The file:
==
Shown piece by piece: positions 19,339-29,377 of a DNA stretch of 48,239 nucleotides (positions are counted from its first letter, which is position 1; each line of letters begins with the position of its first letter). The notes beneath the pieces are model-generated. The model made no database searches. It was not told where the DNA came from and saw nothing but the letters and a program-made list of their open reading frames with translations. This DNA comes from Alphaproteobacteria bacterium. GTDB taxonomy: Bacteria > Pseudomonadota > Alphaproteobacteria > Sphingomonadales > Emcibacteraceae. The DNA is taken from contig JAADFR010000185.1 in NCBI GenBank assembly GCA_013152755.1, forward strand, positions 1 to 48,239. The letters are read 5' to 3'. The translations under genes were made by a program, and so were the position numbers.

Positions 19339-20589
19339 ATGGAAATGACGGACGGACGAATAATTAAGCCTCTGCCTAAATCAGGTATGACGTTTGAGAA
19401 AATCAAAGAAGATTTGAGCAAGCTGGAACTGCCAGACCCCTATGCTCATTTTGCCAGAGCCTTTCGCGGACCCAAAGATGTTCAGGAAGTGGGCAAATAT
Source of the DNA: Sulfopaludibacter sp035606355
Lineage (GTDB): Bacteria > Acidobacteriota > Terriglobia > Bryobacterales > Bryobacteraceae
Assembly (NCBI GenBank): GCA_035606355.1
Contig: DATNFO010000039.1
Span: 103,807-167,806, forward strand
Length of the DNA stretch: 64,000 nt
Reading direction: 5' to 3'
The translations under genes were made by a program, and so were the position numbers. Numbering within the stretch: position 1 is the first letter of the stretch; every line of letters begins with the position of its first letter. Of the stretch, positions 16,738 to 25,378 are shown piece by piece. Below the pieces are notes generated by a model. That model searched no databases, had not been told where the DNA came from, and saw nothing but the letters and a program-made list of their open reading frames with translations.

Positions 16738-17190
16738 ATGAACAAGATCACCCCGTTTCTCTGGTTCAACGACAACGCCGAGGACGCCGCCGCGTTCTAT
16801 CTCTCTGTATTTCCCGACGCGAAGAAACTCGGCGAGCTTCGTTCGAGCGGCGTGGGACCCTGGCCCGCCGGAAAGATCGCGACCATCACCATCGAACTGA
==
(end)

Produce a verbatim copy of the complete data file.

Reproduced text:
Shown piece by piece: positions 19,339-29,377 of a DNA stretch of 48,239 nucleotides (positions are counted from its first letter, which is position 1; each line of letters begins with the position of its first letter). The notes beneath the pieces are model-generated. The model made no database searches. It was not told where the DNA came from and saw nothing but the letters and a program-made list of their open reading frames with translations. This DNA comes from Alphaproteobacteria bacterium. GTDB taxonomy: Bacteria > Pseudomonadota > Alphaproteobacteria > Sphingomonadales > Emcibacteraceae. The DNA is taken from contig JAADFR010000185.1 in NCBI GenBank assembly GCA_013152755.1, forward strand, positions 1 to 48,239. The letters are read 5' to 3'. The translations under genes were made by a program, and so were the position numbers.

Positions 19339-20589
19339 ATGGAAATGACGGACGGACGAATAATTAAGCCTCTGCCTAAATCAGGTATGACGTTTGAGAA
19401 AATCAAAGAAGATTTGAGCAAGCTGGAACTGCCAGACCCCTATGCTCATTTTGCCAGAGCCTTTCGCGGACCCAAAGATGTTCAGGAAGTGGGCAAATAT
Source of the DNA: Sulfopaludibacter sp035606355
Lineage (GTDB): Bacteria > Acidobacteriota > Terriglobia > Bryobacterales > Bryobacteraceae
Assembly (NCBI GenBank): GCA_035606355.1
Contig: DATNFO010000039.1
Span: 103,807-167,806, forward strand
Length of the DNA stretch: 64,000 nt
Reading direction: 5' to 3'
The translations under genes were made by a program, and so were the position numbers. Numbering within the stretch: position 1 is the first letter of the stretch; every line of letters begins with the position of its first letter. Of the stretch, positions 16,738 to 25,378 are shown piece by piece. Below the pieces are notes generated by a model. That model searched no databases, had not been told where the DNA came from, and saw nothing but the letters and a program-made list of their open reading frames with translations.

Positions 16738-17190
16738 ATGAACAAGATCACCCCGTTTCTCTGGTTCAACGACAACGCCGAGGACGCCGCCGCGTTCTAT
16801 CTCTCTGTATTTCCCGACGCGAAGAAACTCGGCGAGCTTCGTTCGAGCGGCGTGGGACCCTGGCCCGCCGGAAAGATCGCGACCATCACCATCGAACTGA